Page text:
THE DINING ROOM
Zebra Crossing Theatre
What I remember from childhood is eating. A healthy preoccupation with consuming food. My family may have had its troubles from time to time, but when we sat down to meals, people ate. Voices were sometimes raised, but food was still passed around and swallowed with a passion, if only to fuel the next stage of debate.
In contrast, the characters in A.R. Gurney Jr.'s The Dining Room hardly ever seem to touch sustenance. Their disturbances take many forms--extramarital affairs, adolescent rebellion, failure to communicate--and ultimately seem to spring from the slow dissolution of their world. This is the aristocratic world of the American WASP, once filled with debutante balls, riding lessons, country club socials, and chauffeurs driving children to school. Common enough, no?
Actually, yes. Beyond the unusual trappings of WASP life, Gurney's compelling stories of struggling families reminded me of my own life, except that these folks didn't eat much. His narrative line swings back and forth among a number of families and generations, covering perhaps the half century between the 1930s and the present. The play is written as a series of vignettes, and without blackouts. At times, characters from different eras appear together onstage, though they are unaware of each other.
The dining room and its large table unify the generations. For an established businessman (Dan Cooney), apparently prosperous even in the face of the Depression, the dining room serves as a sort of inner sanctum (he and his wife are "thinking" of allowing their children to share dinner with them there); while, for a woman (Doris Craig) in a different time, serving tea to her new lover in the dining room, "instead of huddling guiltily in the kitchen," is an act of defiance, a shattering of the domestic role imposed on her.
It's odd to think of a dining room and table as characters with personalities, but their effect on the human characters is that strong. In one contemporary scene, for example, an architect (Consuelo Allen) shows the house to a psychiatrist (Donn Harper). When they come to the dining room, she says she's worried about heat loss. "It's a fine room, a big room, a commodious room, which is why you should break it up." He hesitates, saying "the room has such resonance." After a few questions, she begins to tell him, much as a patient would, of the images that continue to haunt her from her own childhood spent in such a dining room. "I remember once coming to the table without washing my hands," she says in horror.
Each new character (and there are something like 50 of them, distinctly portrayed by six actors) carries some vestige of a dining room, a remnant of past family life. The dining room is a durable and profound image. Yet we learn that our images of home can be greatly distorted: a carpenter hired by modern-day Margery (Craig) tells her that the dining room table everyone assumed was a valuable antique is well built but hardly rare. Apparently, hundreds of tables like it were manufactured at the turn of the century. Yet to the many families in this play it is an emblem of distinction and importance.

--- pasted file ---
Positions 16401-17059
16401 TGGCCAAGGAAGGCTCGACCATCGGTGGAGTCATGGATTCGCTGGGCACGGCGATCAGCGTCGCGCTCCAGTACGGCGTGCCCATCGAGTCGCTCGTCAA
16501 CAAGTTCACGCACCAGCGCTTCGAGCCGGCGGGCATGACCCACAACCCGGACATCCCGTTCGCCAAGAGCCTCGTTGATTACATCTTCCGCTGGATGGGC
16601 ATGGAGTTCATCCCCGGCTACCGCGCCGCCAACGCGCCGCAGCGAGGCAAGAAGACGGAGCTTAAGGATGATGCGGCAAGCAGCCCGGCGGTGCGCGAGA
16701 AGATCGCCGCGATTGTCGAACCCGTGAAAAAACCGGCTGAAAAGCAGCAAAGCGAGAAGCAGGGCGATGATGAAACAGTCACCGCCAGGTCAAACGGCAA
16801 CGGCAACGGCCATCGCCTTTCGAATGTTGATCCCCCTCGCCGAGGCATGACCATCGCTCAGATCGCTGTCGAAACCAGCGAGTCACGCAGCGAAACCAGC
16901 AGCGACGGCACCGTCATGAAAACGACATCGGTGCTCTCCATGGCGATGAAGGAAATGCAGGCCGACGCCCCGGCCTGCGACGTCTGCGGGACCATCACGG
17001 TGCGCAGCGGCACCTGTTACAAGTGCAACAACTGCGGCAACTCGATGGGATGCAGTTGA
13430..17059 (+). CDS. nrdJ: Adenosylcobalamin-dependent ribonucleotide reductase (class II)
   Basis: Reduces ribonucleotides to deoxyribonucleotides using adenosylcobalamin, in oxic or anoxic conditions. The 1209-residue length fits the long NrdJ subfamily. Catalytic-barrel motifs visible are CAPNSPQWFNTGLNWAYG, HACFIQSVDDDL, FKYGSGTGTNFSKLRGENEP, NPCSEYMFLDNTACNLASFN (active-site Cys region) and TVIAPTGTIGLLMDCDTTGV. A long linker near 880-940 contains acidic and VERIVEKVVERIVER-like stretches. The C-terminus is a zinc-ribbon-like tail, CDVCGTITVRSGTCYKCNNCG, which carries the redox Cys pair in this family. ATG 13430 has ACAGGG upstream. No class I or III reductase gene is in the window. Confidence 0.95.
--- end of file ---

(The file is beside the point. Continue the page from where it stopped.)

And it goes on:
Gurney suggests that custom has taken the place of conversation and eating in these genteel families. One memorable scene has young Tony (Cooney) photographing his old Aunt Harriet (Laurie Martinez), who is demonstrating the old rituals of table setting--the finger bowls and the like. She believes that Tony is engaged in an important education project--perhaps somebody actually wants to relive her treasured customs--and is outraged at learning that his work is for an anthropological project on the eating habits of vanishing cultures. There is such a rift in these families that the different generations cannot understand each other.
For all its humor, the play left me with a haunting image of the nuclear family replaced by a circle of acquainted strangers. A woman (Martinez) tells her husband (Harper) about her recurrent dream, in which they host a party in their dining room and invite "everybody we know and like." "Do you know how much a party like that would cost?" he asks. "I know," the woman replies, "but sometimes I think it would be worth it." The guests who fill her dream are not family, not even close friends, but the mechanic who fixes their Toyota, a local bank teller, and the receptionist at the doctor's office.
This suggestion of family members ultimately abandoning each other for the safety of strangers is enhanced in the vivid Zebra Crossing production by Adriana Larios's design of the table--it's a large wooden table with a gaping, jagged, missing corner that no one notices. Patrick Trettenero's direction is graceful and well paced, and the entire cast performs ably. The performances of Doris Craig, Laurie Harper, and Consuelo Allen are particularly notable in the subtlety with which they convey and the ease with which they move among their many characters.